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Adding coffee grounds to you plant and flower beds.

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  • Adding coffee grounds to you plant and flower beds.

    do any of you do this?.....I have and could collect lots of coffee grounds... and had read they are good to mix in your soil or compost pile...

    I am ready to set my geraniums outside .. I have wintered them over on the windowsill.. .. and was all set to use some coffee grounds to loosen up the soil...UNTIL I looked it up on google and one of the flowers that do not like coffee is a will just loosen up and add miracle grow....

    was wondering if the Marigolds would like coffee grounds.? have any of you tried using the grounds?.
    Take it one Day , one step, at a time.. cause that's all we really have.

  • #2
    I have used coffee grounds, spent tea leaves (both black/herbal) for several years on my houseplants. Never had a plant indicate that they didn't like it.
    Depending on the size of plant container, I put a 1/4 to 1/2 inches or so, more or less on the on soil and carefully work it into the top layer .
    Hey it is I, noggie, nogs, noggins, aka Beverly


    • #3
      I use coffee grounds, tea leaves, and crushed eggshells in my garden.
      My mother used those plus raw minced veggie scraps as well, not to mention fish guts and parts after my Dad had been fishing. Mom had the prettiest flowers growing in the yard.
      Create a beautiful day wherever you go.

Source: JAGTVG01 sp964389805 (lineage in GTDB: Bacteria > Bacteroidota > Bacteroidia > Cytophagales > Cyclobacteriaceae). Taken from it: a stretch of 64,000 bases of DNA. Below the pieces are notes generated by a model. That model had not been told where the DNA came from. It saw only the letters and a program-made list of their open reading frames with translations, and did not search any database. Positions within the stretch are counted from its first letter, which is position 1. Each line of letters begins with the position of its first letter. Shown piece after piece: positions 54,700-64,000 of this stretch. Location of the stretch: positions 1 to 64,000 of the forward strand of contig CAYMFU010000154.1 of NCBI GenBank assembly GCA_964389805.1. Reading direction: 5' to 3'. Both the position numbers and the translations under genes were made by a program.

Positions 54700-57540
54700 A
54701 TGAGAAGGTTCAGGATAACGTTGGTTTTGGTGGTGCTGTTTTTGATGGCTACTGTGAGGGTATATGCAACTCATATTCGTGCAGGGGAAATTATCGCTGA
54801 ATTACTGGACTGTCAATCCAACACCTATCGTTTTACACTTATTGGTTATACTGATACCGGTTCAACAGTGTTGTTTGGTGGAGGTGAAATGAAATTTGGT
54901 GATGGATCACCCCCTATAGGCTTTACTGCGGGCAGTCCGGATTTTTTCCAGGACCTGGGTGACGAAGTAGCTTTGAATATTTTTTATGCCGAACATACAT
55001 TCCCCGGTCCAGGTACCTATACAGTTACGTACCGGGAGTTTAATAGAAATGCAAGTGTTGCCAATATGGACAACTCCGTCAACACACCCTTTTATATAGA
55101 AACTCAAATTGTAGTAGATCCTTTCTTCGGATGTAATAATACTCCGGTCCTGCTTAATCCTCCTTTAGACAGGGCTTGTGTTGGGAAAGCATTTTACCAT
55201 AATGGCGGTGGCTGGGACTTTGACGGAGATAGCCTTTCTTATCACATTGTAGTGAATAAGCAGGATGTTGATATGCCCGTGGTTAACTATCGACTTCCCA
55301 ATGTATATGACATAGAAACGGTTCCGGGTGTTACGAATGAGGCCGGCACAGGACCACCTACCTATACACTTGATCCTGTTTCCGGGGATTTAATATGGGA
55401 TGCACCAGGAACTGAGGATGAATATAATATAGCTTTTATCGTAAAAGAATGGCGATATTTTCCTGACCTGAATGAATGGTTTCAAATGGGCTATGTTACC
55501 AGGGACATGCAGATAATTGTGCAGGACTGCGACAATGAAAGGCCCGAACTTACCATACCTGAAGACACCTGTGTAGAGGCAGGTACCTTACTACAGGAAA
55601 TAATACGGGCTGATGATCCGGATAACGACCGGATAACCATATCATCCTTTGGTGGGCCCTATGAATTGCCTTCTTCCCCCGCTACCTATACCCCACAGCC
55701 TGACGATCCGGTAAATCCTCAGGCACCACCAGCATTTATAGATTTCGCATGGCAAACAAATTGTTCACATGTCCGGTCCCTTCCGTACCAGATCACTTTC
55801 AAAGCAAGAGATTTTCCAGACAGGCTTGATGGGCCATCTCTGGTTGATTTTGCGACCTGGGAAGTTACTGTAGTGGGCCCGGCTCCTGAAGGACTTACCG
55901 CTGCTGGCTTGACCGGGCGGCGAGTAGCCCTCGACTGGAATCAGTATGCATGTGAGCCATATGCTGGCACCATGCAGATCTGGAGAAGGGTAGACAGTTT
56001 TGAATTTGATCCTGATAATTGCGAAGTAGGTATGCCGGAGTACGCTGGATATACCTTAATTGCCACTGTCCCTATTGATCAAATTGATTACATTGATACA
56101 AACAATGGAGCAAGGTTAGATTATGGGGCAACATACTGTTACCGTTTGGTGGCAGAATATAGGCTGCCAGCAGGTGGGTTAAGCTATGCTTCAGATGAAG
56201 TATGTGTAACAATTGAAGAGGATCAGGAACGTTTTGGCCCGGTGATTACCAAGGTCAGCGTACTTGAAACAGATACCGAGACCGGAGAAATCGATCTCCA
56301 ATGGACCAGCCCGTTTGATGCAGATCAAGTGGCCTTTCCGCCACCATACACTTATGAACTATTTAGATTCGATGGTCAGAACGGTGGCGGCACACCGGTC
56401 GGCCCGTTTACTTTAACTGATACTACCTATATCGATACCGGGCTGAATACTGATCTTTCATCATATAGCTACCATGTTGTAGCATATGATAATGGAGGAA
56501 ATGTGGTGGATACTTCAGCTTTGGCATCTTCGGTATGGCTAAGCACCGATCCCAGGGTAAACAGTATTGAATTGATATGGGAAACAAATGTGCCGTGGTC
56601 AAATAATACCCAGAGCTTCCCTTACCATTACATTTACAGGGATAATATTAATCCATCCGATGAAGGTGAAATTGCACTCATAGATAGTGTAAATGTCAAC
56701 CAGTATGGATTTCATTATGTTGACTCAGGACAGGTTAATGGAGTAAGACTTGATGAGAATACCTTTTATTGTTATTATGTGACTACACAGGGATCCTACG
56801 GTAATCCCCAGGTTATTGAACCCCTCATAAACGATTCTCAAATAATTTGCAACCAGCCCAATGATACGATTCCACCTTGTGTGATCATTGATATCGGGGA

• #4
        Nope don't do that, I only drink one cup of coffee in the mornings and I have Keurig and use the coffee pods..
        Live simply, love generously, care deeply, speak kindly, and leave the rest to God


        • #5
          At the end of every other day, E takes our K-cup pods and cuts open the tops and empties them into a Tupperware container. I empty the container into my garden or berm.
          Create a beautiful day wherever you go.


          • #6
            Mayebarnes, I have been composting coffee grinds for many years and yes it is pure nitrogen for your garden. I also compost vegetable matter, (potato peels, eggshells, apple cores, lettuce scraps, celery scraps, and any vegetable matter that is left when you clean and cut for food preparation). I like to make a compost tea which is just adding water to the compost pail before you put it on the plants. I have a plastic Maxwell House coffee container that I keep under the kitchen sink for my compost. It's a tight seal and I don't worry about bugs getting into the kitchen, plus I empty my pail every other day. Never put citrus in your compost. You can add paper, (you know those annoying junk mail letters that have your address, and pharmacy papers that have your personal ID on them). The earthworms love the paper.

            I try to educate everyone I know about composting. My soil is sand here and it needs all the nutrients it can get. I first learned about composting by watching HGTV in the 90's. I also took the Master Gardener course at the University of TN and they educated us further on the benefits of composting.

            Did you know they give the coffee grinds away for free at Starbucks? They are glad to do so because it's promoting a good earth policy.
            "Only love can be divided endlessly, and still not diminish." ~ Anne Morrow Lindbergh


            • #7
              This is an interesting subject, especially karliann's post about composting. We just moved to Utah and have a HUGE garden area (20' x 40') and plan to grow some veggies. We've talked about starting to compost, but don't exactly know where to begin... I will have to check online to see if I can get information.

              I don't use my coffee grounds for my plants, but probably should since I'm brewing pots of coffee these days rather than using K-cups. I do, however, pour my cold coffee on my plants when they need watering. Not quite as good as the grounds, but they do get a little nutrition out of the cold coffee (black, of course).